Are we addicted to our smartphones?
As part of the 'Facebook generation', we have grown up in a world where access to the internet is constantly at our fingertips and we're able to connect with people at the touch of a button. Nowadays, it's become increasingly common to offer guests the wifi password along with a cup of tea when they come round to visit. We have become addicted to our smartphones.
Of course, smartphones are undeniably useful and have revolutionised our lives in so many ways. Thanks to thousands of apps available to download, we're now able to do almost anything when we're out and about. However, it seems a shame that these addictive pieces of technology are slowly beginning to take over our lives. It's so easy to become dependant on our phones, whether it's to find your way around with the map application or even just check the time. As a result we're becoming more anti-social, choosing to consult the internet rather than talk face-to-face with other human beings.
Even when we're socialising, it seems most of us struggle without our phones at arm's reach. Phones were invented to keep us more connected, and indeed they have done just that. We can now get in contact by an endless list of social media outlets, yet this means we're starting to lack genuine contact with each other. People are connecting more and more across screens rather than in person, even when it comes to relationships - dating apps and websites are more popular than ever before. Recently, an artist released a series of images depicting people in social situations and edited out their smartphones and tablets. The result was a collection of powerful images that have, perhaps ironically, gone viral. They force people to wake up to the fact that we are no longer interacting properly with each other.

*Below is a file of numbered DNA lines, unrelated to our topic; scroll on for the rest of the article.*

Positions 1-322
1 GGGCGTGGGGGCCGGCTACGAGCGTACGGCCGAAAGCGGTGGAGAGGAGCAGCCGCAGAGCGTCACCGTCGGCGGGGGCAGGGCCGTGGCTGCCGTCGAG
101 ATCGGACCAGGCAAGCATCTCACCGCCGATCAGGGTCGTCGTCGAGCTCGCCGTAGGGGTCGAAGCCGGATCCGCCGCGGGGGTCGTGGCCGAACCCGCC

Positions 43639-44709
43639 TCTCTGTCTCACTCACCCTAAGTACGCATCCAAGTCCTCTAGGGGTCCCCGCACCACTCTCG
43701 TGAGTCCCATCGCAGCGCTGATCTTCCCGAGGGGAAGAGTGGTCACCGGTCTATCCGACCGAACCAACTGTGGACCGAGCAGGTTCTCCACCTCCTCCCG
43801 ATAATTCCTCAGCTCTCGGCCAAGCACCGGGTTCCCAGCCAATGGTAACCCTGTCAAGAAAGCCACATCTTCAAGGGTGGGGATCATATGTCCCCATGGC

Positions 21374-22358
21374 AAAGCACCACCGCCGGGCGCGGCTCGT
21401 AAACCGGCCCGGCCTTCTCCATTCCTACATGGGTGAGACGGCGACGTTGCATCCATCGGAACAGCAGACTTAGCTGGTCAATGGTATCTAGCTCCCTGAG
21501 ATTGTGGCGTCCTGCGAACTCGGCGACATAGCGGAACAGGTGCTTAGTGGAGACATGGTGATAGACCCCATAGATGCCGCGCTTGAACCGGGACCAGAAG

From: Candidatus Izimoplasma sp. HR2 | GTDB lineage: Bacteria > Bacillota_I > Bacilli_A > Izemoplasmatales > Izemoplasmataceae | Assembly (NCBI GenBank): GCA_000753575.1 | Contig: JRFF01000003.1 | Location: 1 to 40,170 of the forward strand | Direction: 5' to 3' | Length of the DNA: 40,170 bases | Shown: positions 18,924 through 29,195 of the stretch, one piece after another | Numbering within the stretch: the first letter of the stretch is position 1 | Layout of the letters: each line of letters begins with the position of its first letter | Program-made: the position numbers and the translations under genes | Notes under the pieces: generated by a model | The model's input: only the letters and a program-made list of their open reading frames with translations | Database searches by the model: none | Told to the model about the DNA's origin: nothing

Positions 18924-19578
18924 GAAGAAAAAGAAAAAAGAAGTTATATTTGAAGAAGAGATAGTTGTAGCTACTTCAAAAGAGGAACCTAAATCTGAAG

I'm not to say I'm any better (as I write this my phone is sitting across from me at my desk). However, I'm trying to use it less and less when I'm out and about. When I first arrived in France I didn't have any internet on my phone and it was actually quite liberating. Rather than constantly checking my phone for messages or searching for directions, I was forced to talk to people and find my way around independently. Next time you're out with your friends, put your phone away and see how long you can last without it.